One of these was to move the navigation to a separate file and link it in using PHP at the top of each page.

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This means that we can make a change to one of the links without having to change it on each individual page.
Aside from this, I had a look at Chace’s CSS and made some additions such as pseudo animations (by using generated code from http://matthewlein.com/ceaser/) and using the drop shadow effects that Chace had made on the main divs.

To save us some time in the long run, I added a few extra lines of CSS to make the website dynamic and scaleable with the browser. This made it so that the content of the page would adapt to fit the size of the window and wouldn’t cut anything out from view when scaled.

The final result of my additions ended up looking like this:

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We agreed that it would be a good idea to wait until Wednesday, when we could all meet up, to add content to the page.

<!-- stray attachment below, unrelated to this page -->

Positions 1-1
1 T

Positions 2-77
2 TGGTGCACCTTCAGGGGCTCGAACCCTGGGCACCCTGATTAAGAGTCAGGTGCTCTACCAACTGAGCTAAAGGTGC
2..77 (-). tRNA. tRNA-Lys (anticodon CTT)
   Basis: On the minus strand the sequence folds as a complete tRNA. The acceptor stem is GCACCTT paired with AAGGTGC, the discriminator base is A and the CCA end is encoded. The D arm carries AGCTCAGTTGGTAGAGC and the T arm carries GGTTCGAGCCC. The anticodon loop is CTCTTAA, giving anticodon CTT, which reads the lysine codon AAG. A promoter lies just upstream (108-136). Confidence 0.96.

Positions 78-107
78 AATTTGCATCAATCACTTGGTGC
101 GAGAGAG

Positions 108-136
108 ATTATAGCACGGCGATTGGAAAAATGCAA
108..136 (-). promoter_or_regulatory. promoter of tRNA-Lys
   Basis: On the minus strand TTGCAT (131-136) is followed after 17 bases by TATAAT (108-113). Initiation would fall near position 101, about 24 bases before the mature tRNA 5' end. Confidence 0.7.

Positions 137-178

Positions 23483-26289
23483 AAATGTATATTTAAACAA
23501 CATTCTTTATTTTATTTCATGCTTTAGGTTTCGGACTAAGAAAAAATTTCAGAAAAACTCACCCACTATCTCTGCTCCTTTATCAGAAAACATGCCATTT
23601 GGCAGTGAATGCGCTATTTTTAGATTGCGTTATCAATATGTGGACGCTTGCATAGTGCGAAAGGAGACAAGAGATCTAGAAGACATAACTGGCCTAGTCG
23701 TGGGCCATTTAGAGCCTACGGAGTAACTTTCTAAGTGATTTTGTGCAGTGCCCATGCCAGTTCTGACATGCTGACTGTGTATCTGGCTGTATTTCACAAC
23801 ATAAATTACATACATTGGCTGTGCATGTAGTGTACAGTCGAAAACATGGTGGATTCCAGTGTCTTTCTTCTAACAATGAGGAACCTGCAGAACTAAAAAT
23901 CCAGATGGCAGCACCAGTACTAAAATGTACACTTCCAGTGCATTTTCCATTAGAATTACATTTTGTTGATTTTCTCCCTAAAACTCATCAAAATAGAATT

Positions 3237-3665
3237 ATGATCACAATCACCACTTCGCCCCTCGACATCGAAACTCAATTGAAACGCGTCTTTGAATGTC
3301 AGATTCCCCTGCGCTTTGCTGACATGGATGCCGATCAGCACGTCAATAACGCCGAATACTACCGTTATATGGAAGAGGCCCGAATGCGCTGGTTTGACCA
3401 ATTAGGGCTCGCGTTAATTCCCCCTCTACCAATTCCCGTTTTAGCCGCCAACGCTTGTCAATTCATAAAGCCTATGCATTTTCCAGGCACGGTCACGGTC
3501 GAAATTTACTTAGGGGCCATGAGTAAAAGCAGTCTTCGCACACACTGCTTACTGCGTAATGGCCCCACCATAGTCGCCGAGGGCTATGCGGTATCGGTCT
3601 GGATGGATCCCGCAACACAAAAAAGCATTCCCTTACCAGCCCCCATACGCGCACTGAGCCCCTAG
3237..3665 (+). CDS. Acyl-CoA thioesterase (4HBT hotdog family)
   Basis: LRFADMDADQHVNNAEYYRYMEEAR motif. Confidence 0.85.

Workshop Compilation (Building the dummy website)

Over the last ten or so weeks, Kyle (workshop tutor) has been teaching us how to create a website from scratch. This post contains a compilation of screenshots from each step in the process with highlights over the new content added to each stage. (This is mostly here for my reference to go over what we covered but it is still relevant to the unit). 


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D4DME Workshop (Project folder/files hierarchy)

For the first official workshop of the D4DME unit, Kyle (workshop tutor) got us to set up an example project folder to use as a starting point for any website project.